Crossbow season is officially ‘nocked’
Springfield — Ready or not, crossbow hunting is coming to a woods near you on Dec. 3.
Gov. Pat Quinn signed House Bill 4819 into law on Aug. 7, sealing the deal for the controversial open crossbow season to begin during the second half of the 2012 archery season.
Until Quinn put pen to paper – and according to the now-incorrect 2012-13 Illinois Hunting Digest – crossbow hunting was legal for permitted disabled persons or persons 62 years of age or older.
The new law opens the crossbow season up to any hunter with an archery permit. Under the law, hunting dates are to begin the second Monday following the Thanksgiving holiday through the last day of the regular archery deer season.
The idea of an open crossbow season was debated for months, as supporting lawmakers argued that such a season would offer more opportunities for hunters in the state. On the other hand, traditional bowhunters – including members of the United Bowhunters of Illinois and the Illinois Bowhunters Society – fought passage of the law, pointing to traditional bows as representing what archery hunting is meant to be.
DNR, which has yet to provide an addendum to its already-released hunting regulations booklet for the upcoming seasons, is still piecing together a set of processes for the crossbow season.
But is has voiced support for the new law.
“DNR supports the bill and thinks it’s a good compromise between many interests and allows for more opportunities for individuals that struggle to hunt with a compound bow especially women and children,” DNR spokesman Chris McCloud said on Aug. 16.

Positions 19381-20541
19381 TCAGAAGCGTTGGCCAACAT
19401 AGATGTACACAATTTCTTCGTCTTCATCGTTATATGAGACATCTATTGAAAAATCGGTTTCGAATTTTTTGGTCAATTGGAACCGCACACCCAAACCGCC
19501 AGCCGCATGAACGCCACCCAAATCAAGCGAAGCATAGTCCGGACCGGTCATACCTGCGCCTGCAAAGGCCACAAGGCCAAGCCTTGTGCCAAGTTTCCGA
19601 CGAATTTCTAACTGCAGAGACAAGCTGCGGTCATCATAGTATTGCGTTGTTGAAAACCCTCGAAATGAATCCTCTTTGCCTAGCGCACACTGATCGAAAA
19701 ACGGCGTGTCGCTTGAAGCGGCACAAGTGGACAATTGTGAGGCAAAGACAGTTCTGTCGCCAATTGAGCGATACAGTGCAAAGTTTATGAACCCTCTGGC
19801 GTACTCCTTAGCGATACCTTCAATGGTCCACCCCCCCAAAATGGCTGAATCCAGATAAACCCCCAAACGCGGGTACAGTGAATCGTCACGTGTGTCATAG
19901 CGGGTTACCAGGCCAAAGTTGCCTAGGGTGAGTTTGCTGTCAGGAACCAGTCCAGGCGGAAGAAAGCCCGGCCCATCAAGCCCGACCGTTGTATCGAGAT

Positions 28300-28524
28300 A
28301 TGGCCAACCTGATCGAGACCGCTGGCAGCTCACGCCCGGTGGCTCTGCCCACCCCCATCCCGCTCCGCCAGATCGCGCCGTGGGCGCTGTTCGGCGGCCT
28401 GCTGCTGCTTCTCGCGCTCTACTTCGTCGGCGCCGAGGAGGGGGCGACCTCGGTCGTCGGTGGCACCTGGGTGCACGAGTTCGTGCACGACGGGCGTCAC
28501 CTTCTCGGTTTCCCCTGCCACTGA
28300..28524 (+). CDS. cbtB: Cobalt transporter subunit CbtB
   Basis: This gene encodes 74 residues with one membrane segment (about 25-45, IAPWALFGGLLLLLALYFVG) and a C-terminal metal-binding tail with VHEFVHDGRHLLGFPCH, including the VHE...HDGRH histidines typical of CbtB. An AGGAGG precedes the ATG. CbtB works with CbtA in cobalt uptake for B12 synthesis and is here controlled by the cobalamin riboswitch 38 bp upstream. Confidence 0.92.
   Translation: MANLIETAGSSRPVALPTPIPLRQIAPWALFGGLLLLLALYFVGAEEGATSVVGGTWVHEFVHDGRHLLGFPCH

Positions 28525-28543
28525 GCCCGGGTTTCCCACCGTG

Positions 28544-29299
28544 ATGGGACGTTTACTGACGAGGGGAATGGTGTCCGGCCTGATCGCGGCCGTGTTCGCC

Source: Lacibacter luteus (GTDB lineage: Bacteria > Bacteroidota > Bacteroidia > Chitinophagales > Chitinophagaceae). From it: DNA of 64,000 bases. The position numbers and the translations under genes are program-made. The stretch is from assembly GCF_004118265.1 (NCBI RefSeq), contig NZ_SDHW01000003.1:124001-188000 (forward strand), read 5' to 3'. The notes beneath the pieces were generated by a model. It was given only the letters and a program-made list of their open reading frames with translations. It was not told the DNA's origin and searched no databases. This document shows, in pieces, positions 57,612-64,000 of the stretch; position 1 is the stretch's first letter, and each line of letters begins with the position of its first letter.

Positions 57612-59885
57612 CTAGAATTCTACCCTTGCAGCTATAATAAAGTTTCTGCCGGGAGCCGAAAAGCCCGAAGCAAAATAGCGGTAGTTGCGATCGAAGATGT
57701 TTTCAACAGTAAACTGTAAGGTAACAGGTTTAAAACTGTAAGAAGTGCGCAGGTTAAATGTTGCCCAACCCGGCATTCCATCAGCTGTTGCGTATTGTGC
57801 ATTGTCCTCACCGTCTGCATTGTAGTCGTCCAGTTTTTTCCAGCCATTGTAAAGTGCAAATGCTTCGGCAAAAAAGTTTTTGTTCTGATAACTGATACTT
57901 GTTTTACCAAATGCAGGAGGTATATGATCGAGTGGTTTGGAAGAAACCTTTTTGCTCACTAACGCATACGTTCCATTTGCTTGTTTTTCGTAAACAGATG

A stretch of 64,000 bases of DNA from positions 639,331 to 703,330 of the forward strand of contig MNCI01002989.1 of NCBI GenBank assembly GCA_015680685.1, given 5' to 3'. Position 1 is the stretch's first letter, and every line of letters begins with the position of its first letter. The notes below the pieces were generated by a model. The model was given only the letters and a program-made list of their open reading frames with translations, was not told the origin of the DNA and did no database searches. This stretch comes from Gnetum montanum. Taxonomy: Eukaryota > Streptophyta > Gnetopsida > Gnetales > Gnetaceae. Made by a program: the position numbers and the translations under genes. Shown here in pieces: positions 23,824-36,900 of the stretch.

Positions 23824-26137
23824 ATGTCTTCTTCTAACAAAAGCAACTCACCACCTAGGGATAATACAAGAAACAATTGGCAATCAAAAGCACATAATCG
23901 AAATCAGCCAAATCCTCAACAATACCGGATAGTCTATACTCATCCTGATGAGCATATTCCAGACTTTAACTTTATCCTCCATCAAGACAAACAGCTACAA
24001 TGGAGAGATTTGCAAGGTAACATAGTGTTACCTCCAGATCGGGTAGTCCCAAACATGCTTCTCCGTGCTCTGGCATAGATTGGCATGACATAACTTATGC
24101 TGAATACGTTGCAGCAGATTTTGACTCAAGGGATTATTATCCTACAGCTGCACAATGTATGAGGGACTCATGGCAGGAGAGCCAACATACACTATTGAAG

Along with mixed emotions, the new law has also caused some confusion around the state. Older hunters and those who are disabled are concerned about their crossbow season, but DNR said nothing has changed for them.
“The new part is that a crossbow can be used just like a bow and arrow,” Paul Shelton, DNR’s forest wildlife program manager, said. “You can use it through the last day of the archery deer season. If you are an archery deer or turkey hunter, if you want to hunt other species with that, you can do that as well.”
The bill passed through the House and Senate quickly this spring, giving opponents like UBI and IBS little time to fight.
“One of the concerns is that most of them do not consider a crossbow to be like a vertical bow,” Shelton said. “They consider it something that doesn’t require the same level of practice. There is the perception that it is easier to use.”
Shelton said that hunters’ fear that the increased use of crossbows will result in higher harvest and ultimately result in more restrictive harvest limits hasn’t been the case in other states with liberal crossbow regulations.
DNR law enforcement officials expect little trouble with the new season.
“I do not foresee any major affects on CPOs in the field as far as enforcement,” Sgt. Jamie Maul said. “I would anticipate a spike in archery hunting participation during the open crossbow period for the first year or two because of the novelty of being able to use a crossbow for hunting purposes in Illinois.”
Maul did note that the new law could result in a slight increase in hunting or poaching complaints.
“Overall I don’t anticipate any major enforcement issues,” he said. “I do foresee an increase is in the number of public calls to all of our agency offices and field officers with questions related to the use of the crossbows.”